I recommend reading Managing Customers as Investments: The Strategic Value of Customers in the Long Run. Don’t have a lot of time? Skip the appendix which contains the “proof” of the authors’ conclusions. The main idea is that you can measure customer lifetime value and use this knowledge to determine cost-effective ways to maximize customer value to your company.
3 inputs determine customer value.
- Retention Rate – The proportion of customers you keep (versus lose)
- Discount Rate – A highly simplified way to conceptualize the discount rate is to think of it as the relative cost of capital. It helps companies determine whether it makes more sense to invest money in a business idea or to put it in the bank.
- Margin – the difference between revenue and direct costs to attain that revenue.
I’ve posted previously on the dangers of viewing customer service as a cost. The model in the book shows that companies have the following choices to maximize customer value to the firm:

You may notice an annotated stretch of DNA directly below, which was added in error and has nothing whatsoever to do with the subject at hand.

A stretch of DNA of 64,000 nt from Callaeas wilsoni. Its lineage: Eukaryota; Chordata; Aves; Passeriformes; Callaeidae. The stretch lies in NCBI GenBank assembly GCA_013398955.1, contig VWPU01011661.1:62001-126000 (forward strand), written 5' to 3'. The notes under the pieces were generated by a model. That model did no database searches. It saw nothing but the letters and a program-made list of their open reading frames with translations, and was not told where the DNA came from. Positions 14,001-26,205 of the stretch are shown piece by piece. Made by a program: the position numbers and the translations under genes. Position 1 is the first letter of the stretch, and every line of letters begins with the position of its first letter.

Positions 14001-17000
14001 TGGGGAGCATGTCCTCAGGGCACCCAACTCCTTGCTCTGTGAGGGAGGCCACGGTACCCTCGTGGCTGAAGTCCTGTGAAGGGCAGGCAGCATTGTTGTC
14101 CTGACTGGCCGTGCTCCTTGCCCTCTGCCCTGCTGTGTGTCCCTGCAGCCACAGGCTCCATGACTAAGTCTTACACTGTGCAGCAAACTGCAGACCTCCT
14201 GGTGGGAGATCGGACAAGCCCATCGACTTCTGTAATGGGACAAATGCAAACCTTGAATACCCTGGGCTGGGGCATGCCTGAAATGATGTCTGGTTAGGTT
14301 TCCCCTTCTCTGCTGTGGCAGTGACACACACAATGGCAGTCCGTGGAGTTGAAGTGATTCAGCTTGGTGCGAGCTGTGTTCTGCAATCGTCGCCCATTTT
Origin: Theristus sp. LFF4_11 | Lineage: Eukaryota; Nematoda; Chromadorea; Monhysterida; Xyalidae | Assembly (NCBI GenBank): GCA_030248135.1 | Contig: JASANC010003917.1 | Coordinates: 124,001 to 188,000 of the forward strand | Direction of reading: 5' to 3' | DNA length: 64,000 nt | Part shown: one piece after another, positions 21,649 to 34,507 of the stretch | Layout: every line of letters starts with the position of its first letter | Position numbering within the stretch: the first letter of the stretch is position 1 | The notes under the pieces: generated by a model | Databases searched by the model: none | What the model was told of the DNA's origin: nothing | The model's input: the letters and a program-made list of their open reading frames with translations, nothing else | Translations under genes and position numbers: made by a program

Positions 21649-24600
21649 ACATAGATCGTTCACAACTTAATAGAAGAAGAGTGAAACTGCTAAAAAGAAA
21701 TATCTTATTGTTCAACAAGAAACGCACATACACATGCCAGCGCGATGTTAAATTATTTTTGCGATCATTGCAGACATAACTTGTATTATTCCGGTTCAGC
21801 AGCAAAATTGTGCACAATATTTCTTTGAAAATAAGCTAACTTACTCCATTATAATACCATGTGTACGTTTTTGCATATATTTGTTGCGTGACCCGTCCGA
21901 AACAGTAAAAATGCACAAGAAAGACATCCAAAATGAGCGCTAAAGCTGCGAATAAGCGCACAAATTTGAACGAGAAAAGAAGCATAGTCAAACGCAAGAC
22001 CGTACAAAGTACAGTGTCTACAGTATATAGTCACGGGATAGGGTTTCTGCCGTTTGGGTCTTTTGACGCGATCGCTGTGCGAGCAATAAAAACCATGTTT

Improve the Retention Rate – Keeping customers satisfied with their initial purchase makes them likely to purchase more and more likely to recommend others to make the same purchase.
Increase Revenue – Raising prices increases the margin, provided the costs stay the same.
Decrease Costs – Lowering costs also increases the margin. Perversely, it often plays a part in decreasing retention rates.
In a way, the authors are quantifying lost margin (and lost value) through poor retention. The pivot point is that serving customers effectively improves retention, loyalty and ultimately lifetime value. Conversely, bad service delivered poorly can kill retention rate and dampen new sales.